I took the idea for this article from Mark Nichol. He wrote an article entitled, “A Basis for More Concise Wording”. I would have simply shared the article, but, and I’m sorry for being blunt Mark, but the post was poorly written. The gist, however, is sound advice.
Mark advises writers to improve their writing by making it more concise. Principally, he advises removing the phrasing, on a/an [blank] basis.
For example, instead of writing: “We mow the lawn on a regular basis,” write, “We mow the lawn regularly.”
What you’re doing is converting the adjective into an adverb and eliminating the phrase on a/an [blank] basis. This creates a sentence that is concise and to the point—my favorite kind of sentence.
HOWEVER, not all adjectives have an adverbial form. For instance, as Mark points out, ongoing is an adjective that cannot be made into an adverb. In this case, Mark suggests putting the adjective in front of the verb. So, “He sought counselling on an ongoing basis,” becomes, “He sought ongoing counselling.”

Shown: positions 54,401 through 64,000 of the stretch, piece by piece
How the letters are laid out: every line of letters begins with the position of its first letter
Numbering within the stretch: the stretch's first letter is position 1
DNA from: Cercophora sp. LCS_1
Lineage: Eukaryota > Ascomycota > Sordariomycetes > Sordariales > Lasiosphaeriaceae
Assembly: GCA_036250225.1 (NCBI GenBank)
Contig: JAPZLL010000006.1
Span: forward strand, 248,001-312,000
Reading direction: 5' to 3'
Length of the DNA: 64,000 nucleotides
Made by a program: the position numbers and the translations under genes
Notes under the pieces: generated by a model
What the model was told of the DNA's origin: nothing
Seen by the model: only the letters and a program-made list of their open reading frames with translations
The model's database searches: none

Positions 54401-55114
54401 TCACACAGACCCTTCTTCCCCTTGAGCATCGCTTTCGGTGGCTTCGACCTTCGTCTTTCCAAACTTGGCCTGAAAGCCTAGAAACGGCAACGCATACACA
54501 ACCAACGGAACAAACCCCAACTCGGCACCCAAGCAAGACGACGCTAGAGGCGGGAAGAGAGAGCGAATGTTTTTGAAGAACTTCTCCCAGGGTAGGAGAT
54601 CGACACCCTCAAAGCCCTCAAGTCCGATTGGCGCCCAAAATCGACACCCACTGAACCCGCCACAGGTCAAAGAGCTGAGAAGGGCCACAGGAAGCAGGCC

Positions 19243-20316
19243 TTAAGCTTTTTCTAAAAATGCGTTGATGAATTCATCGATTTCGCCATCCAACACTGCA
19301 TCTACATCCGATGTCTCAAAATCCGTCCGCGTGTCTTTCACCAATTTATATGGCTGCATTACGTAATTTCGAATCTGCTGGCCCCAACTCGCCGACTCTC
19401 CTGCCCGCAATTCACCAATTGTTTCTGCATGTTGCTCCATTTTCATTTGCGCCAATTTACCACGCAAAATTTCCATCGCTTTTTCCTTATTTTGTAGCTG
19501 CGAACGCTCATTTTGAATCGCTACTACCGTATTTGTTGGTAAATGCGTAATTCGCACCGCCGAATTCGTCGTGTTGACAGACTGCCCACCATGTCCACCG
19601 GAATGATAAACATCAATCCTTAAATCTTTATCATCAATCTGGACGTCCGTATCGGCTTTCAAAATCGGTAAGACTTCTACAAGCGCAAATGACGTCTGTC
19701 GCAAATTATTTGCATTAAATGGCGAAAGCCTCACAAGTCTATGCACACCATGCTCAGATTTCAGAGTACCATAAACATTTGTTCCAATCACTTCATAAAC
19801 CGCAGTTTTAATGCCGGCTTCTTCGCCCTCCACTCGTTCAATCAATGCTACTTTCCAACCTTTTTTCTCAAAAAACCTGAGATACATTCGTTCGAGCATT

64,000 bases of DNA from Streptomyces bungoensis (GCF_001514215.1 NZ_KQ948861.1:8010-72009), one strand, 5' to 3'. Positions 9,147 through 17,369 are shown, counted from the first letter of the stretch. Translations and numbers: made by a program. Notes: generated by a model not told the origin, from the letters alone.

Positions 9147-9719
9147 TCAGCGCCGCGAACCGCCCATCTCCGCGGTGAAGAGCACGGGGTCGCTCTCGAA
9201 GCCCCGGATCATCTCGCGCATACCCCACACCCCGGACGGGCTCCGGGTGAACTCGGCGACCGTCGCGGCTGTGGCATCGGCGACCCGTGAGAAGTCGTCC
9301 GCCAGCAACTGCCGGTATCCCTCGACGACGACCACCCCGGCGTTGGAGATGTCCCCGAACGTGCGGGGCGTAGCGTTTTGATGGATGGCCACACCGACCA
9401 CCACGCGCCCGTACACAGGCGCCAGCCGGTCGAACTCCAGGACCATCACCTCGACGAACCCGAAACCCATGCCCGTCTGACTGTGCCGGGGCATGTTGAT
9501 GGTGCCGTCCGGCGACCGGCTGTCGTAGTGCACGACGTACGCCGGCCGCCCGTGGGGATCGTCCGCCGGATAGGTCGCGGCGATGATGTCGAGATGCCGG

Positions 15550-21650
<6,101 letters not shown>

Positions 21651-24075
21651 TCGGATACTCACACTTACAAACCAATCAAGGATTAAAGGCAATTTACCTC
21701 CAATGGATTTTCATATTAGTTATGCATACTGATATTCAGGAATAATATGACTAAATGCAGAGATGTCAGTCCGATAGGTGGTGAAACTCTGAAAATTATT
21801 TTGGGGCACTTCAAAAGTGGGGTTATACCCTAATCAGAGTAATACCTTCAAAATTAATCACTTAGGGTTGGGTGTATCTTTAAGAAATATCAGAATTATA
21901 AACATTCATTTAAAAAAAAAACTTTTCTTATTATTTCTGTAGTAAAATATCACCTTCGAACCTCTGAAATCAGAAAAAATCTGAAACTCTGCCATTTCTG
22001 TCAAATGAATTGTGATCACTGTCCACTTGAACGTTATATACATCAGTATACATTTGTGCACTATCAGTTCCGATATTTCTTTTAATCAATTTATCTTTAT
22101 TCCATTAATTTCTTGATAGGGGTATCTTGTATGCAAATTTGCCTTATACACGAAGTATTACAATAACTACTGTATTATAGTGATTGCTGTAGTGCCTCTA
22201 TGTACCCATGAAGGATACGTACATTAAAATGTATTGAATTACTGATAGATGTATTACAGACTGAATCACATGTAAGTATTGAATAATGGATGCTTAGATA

This advice also applies to variations of the phrase such as in a/an [blank]manner.
And since this post is all about being concise, that’s all I have for you today.
Are you looking to improve your writing? I can help! Contact me at firstname.lastname@example.org.